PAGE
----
The Gift of Mystical Darkness
On the spiritual path, there is a certain phase that seekers have described which reveals deep anguish and feelings of separation from the Lord. At the time of meditation, the disciple’s inner world is filled with an intense darkness and his heart feels cold, empty and alone. The disciple longs intensely to meet the Radiant Form within, but feels incapable, as he believes his devotion is lacking. At times, the disciple may even feel abandoned or orphaned by the Lord.
Mystics and saints who have gone through this phase describe their pain using different metaphors such as: “the dark night of the soul” or “the cloud of unknowing.” Saint Thérèse of Lisieux wrote:
He allowed my soul to be overwhelmed with darkness, and the thought of Heaven, which had consoled me from my earliest childhood, now became a subject of conflict and torture. This trial did not last merely for days or weeks; I have been suffering for months, and I still await deliverance. I wish I could express what I feel, but it is beyond me. One must have passed through this dark tunnel to understand its blackness.
The Story of the Soul
What does one do during this most painful phase of the spiritual journey? How does one focus on meditation when faced with such unbearable inner pain? The mystics who went through this painful experience show us by example that they persevered in their spiritual practice despite how they felt. They begged for forgiveness for feeling abandoned by the Lord and asked for strength to go through this agonizing phase. They knew that it was only amidst their dark, empty prayers that the Lord would hear their cries of help, and so they continued with faith to knock and knock, persistently for as long as they needed to, until the Lord responded.
Those of you who find yourselves in this predicament need to comfort yourselves. Patiently persevere and do not let yourselves get upset. Trust in God, who does not abandon those who seek him with a simple and righteous heart. He will not neglect to give you what you need for your path until he delivers you in that clear, pure light of love. You are meant to receive this great gift, yet it is only through the dark night of the spirit that he will bring you to it.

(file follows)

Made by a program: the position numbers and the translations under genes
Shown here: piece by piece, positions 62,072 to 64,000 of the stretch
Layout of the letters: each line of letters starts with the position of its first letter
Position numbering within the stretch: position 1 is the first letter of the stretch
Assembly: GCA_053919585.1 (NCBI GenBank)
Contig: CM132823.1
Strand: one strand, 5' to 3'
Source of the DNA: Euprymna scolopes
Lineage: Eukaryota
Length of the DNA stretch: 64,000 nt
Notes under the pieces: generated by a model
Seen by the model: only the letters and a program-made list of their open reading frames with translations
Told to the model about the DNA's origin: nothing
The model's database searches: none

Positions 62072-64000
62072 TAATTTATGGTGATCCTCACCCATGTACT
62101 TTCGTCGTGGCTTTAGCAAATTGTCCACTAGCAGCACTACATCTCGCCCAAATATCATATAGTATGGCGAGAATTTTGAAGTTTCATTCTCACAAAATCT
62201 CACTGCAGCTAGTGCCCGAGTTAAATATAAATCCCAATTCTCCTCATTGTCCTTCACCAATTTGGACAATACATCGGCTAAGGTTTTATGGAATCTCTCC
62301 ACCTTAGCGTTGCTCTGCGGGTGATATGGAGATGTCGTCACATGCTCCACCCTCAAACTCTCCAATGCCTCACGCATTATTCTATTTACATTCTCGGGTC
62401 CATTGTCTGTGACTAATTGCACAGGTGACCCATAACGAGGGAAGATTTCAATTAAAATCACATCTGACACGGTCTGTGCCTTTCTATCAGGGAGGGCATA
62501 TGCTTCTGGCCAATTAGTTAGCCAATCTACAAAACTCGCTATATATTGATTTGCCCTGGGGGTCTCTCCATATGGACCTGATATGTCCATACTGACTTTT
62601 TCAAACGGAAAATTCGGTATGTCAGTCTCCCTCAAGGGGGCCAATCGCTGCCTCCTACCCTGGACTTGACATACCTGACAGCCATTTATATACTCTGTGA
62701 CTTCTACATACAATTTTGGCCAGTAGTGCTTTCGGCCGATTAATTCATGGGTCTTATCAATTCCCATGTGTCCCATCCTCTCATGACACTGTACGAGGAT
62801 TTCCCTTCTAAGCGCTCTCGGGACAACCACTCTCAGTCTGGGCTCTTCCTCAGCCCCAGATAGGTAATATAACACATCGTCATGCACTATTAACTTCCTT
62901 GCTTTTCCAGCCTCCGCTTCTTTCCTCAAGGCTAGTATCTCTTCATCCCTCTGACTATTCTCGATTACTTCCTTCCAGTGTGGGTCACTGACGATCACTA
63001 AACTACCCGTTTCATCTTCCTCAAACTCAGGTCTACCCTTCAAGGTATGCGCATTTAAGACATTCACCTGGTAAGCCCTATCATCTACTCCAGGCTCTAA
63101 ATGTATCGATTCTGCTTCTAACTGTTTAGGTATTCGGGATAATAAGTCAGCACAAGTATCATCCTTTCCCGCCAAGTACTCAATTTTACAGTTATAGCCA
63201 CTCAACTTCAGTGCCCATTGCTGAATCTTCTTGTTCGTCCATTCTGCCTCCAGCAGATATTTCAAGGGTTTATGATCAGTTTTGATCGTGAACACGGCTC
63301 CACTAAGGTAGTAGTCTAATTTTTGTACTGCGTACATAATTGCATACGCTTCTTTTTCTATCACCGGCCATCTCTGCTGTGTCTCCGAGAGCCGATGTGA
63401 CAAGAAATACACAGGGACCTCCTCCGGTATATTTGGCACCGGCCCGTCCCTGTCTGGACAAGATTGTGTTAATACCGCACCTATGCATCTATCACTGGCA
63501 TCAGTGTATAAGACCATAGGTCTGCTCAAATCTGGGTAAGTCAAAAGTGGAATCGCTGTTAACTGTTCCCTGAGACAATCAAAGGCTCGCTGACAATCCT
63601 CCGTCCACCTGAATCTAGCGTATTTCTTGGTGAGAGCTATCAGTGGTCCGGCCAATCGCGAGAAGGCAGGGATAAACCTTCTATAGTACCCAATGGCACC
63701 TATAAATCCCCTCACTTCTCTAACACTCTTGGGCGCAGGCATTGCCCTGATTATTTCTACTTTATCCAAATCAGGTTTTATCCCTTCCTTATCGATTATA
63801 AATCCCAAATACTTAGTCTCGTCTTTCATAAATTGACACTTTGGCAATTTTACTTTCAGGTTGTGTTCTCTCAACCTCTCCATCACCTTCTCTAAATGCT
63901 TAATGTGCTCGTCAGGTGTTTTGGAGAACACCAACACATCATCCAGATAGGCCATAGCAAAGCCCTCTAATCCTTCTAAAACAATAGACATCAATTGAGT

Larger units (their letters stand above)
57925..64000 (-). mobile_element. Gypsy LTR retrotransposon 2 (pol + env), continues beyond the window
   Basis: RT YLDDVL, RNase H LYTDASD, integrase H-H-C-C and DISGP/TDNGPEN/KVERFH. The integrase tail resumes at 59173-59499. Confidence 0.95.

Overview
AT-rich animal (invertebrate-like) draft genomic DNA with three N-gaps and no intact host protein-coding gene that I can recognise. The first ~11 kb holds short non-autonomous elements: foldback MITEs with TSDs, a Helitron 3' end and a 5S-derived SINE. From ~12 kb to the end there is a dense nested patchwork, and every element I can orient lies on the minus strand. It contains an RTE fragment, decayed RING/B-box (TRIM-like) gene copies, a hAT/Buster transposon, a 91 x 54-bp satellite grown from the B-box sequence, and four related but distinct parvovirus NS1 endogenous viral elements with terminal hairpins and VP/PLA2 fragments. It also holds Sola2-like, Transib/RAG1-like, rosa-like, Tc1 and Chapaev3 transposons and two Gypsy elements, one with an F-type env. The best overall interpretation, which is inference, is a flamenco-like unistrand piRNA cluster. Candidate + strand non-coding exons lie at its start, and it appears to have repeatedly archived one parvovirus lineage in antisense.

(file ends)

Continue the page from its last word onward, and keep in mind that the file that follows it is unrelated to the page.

Saint John of the Cross, The Dark Night of the Soul
The Masters explain to us that spiritual darkness is, in fact, a blessing in disguise. It is during this phase that we grow spiritually. We learn that we cannot accomplish the spiritual journey without the guidance and presence of our Beloved, thereby teaching us to believe in the Master’s grace. By going through the furnace of dryness, the pain of longing, our love for the Master becomes stronger and we develop the strength to persevere in our spiritual practice. When we diligently practise because we want to follow his instructions, because we want to please the Master, we are, in effect, building a strong foundation for our spiritual life. Our faith is strengthened and our meditation becomes our greatest treasure.
The mystics explain to us that this darkness does not imply that the inner Master is absent, for he never leaves his disciple; they assure us that the Master leads the disciple every step of the way throughout the spiritual journey, even when the disciple does not feel his presence. The darkness is there to teach us, to cleanse our inner hearts, strengthen our faith and make us fit to stand in his presence. If we were in a dark room and someone were to switch on the light suddenly, our eyes would momentarily hurt due to the brightness. In the same way, this phase prepares us to experience the true form of the Master. It is a necessary part of spiritual progress.
Suppose you are going to fill some holder or container, and you know you will be given a large amount. Then you set about stretching your sack or wineskin or whatever it is. Why? Because you know the quantity you will have to put in it, and your eyes tell you there is not enough room. By stretching it, therefore, you increase the capacity of the sack, and this is how God deals with us. Simply by making us wait, he increases our desire, which in turn enlarges the capacity of our soul, making it able to receive what is to be given to us.
Saint Augustine, as quoted in When the Well Runs Dry
Meditating in the ‘dark night’ is about being fully present in the tender, emptiness of our souls. It is not about turning away from the pain but learning to rest in it. As we grow spiritually, we begin to love the darkness and feel the need to pray more because we truly believe that beyond this veil, the Master awaits us with open arms. We begin to realize that the pain, longing and agony is part of the Lord’s plan to mould us into perfect beings. In time, we understand that the darkness is there to fill us with the light of the Lord’s love. If it were not for the darkness, we would not persevere for the Light; without his absence, we would not yearn for his presence.
It is through this mystical darkness that we travel towards the Light. Moreover, just as the metaphors imply, we understand that this pain and agony is just a temporary phase, and we accept whatever spiritual circumstances he puts us in, for ‘the dark night’ will eventually turn into the bright light of a new day; ‘the cloud of unknowing’ will make way for the sun to reappear.